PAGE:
This work is a clear, focused, and engaging discussion of the role of gender discourse as part of anti-Epicurean polemic from the origins of Epicureanism to the early third century. It is also about Epicurean responses to the narrative. Gordon draws on a wide range of philosophical and literary texts, papyri, and material sources. Although gender is the major focus, there are also extensive discussions of issues such as food, luxury, sex, physiognomy, and political involvement. Gender is presented as a theme that brings together the various other discourses of invective waged against the men and women of the Garden.
The following is a brief summary of the book, chapter by chapter. I will conclude with a brief assessment of the book.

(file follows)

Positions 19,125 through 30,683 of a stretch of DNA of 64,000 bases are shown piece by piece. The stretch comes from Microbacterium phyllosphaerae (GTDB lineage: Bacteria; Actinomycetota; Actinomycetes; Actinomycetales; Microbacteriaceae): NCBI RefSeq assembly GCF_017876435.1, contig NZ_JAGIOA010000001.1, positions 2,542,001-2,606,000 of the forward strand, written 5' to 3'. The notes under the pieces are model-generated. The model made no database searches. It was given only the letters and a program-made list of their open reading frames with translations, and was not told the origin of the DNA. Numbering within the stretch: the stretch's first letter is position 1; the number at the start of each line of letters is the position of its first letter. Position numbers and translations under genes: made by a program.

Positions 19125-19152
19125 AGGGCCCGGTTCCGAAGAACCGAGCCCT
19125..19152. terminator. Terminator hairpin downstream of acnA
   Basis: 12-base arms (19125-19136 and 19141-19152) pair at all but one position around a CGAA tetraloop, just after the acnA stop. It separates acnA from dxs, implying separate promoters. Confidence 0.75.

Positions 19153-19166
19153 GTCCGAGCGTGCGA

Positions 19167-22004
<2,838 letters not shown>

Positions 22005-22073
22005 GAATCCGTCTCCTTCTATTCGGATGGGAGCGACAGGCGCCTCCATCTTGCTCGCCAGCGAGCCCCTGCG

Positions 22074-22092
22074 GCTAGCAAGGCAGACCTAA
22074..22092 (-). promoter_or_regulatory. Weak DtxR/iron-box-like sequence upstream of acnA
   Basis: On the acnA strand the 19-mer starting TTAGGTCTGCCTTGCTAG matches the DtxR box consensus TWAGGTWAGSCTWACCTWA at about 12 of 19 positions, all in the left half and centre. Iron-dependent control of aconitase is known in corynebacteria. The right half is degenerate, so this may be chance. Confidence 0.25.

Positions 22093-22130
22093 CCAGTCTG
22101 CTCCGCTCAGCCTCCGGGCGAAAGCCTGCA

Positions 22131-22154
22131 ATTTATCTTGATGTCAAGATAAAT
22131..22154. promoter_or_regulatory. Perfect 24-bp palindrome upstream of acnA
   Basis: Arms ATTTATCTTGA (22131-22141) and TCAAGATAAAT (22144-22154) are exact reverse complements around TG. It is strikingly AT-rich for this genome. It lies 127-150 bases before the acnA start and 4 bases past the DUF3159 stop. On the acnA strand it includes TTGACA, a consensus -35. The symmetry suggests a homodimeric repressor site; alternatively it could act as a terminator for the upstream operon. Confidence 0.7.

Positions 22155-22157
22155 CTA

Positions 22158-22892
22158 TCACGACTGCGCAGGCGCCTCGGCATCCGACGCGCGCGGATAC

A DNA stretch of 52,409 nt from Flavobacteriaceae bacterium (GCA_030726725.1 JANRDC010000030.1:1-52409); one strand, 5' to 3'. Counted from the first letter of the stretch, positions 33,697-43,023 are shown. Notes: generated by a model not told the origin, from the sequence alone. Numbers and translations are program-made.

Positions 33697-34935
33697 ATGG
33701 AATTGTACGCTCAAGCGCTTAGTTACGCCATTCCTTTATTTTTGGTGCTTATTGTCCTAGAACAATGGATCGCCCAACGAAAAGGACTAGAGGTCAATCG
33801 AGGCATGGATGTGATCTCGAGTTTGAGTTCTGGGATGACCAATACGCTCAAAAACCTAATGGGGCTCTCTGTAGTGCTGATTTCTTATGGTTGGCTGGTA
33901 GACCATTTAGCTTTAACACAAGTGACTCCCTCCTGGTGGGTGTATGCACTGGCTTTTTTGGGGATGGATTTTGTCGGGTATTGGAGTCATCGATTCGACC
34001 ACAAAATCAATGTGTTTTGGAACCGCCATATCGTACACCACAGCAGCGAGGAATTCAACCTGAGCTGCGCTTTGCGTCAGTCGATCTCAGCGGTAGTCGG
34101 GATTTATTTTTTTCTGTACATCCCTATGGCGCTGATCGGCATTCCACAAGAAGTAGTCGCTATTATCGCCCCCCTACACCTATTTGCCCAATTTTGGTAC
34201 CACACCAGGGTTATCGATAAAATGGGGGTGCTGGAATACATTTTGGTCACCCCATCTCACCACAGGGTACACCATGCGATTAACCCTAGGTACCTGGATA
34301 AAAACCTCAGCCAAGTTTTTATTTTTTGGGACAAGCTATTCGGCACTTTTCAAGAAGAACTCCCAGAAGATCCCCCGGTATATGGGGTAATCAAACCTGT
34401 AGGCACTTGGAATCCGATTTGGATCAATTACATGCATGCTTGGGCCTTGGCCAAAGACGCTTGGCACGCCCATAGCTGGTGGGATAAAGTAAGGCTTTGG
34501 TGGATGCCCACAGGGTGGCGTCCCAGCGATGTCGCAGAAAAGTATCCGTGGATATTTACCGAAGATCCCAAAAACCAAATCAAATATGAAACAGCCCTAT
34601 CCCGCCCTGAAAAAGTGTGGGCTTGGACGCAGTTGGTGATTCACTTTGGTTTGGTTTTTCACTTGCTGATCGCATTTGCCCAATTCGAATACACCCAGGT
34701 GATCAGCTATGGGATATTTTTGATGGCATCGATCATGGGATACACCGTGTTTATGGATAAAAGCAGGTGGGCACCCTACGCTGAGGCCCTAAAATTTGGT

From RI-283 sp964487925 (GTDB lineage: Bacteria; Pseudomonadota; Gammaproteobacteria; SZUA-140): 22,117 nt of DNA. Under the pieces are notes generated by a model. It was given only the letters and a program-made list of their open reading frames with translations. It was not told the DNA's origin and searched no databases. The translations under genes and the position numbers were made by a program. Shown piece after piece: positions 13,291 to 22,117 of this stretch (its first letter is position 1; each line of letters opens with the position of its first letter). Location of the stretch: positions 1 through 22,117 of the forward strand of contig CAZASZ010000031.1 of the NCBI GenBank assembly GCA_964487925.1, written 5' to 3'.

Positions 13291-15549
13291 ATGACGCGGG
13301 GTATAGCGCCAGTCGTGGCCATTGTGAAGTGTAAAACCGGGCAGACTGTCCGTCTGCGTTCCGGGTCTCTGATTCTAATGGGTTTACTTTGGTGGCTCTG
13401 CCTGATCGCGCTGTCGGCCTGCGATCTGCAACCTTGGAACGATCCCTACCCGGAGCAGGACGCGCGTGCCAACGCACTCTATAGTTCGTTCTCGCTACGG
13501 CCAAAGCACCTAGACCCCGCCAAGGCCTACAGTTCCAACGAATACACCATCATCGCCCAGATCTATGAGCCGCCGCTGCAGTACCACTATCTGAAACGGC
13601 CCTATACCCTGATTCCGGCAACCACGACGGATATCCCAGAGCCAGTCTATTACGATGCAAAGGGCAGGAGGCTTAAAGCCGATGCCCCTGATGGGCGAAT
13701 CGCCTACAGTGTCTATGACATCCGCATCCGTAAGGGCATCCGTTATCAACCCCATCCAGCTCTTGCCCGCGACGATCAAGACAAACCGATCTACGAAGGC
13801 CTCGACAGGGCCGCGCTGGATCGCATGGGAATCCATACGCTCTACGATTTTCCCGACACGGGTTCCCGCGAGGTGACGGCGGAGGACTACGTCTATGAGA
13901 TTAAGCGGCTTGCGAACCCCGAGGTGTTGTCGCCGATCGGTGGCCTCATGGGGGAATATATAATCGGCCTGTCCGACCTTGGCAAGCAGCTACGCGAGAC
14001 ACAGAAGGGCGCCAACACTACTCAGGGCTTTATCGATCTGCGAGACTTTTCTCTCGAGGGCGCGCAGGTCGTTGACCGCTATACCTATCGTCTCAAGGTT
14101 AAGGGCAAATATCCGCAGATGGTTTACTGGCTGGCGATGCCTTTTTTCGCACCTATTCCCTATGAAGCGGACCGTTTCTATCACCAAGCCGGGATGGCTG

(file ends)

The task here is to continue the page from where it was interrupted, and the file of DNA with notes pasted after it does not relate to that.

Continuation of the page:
In the introduction, the author identifies the key problems and articulates the project. This is not going to be a book on Epicurean philosophy per se but rather an examination of rhetoric, perception, and reception. Unlike other works that deal with the history and reception of the Epicurean tradition, such as Howard Johnson’s The Epicurean Tradition (which for some reason does not appear in the bibliography), there is no introductory summary of the main tenets of the school. The work presumes a basic knowledge of Epicureanism and encourages readers not familiar with Epicurean philosophy to consult standard summaries. Though not a monograph about Epicurean philosophy, the analysis is identified as being friendly to the philosophy of the Garden. Gordon concludes the introduction by discussing what she means by “discourse” and acknowledging her debt to work done in vituperative rhetoric, intertextual studies, linguistic theory, and critical discourse analysis.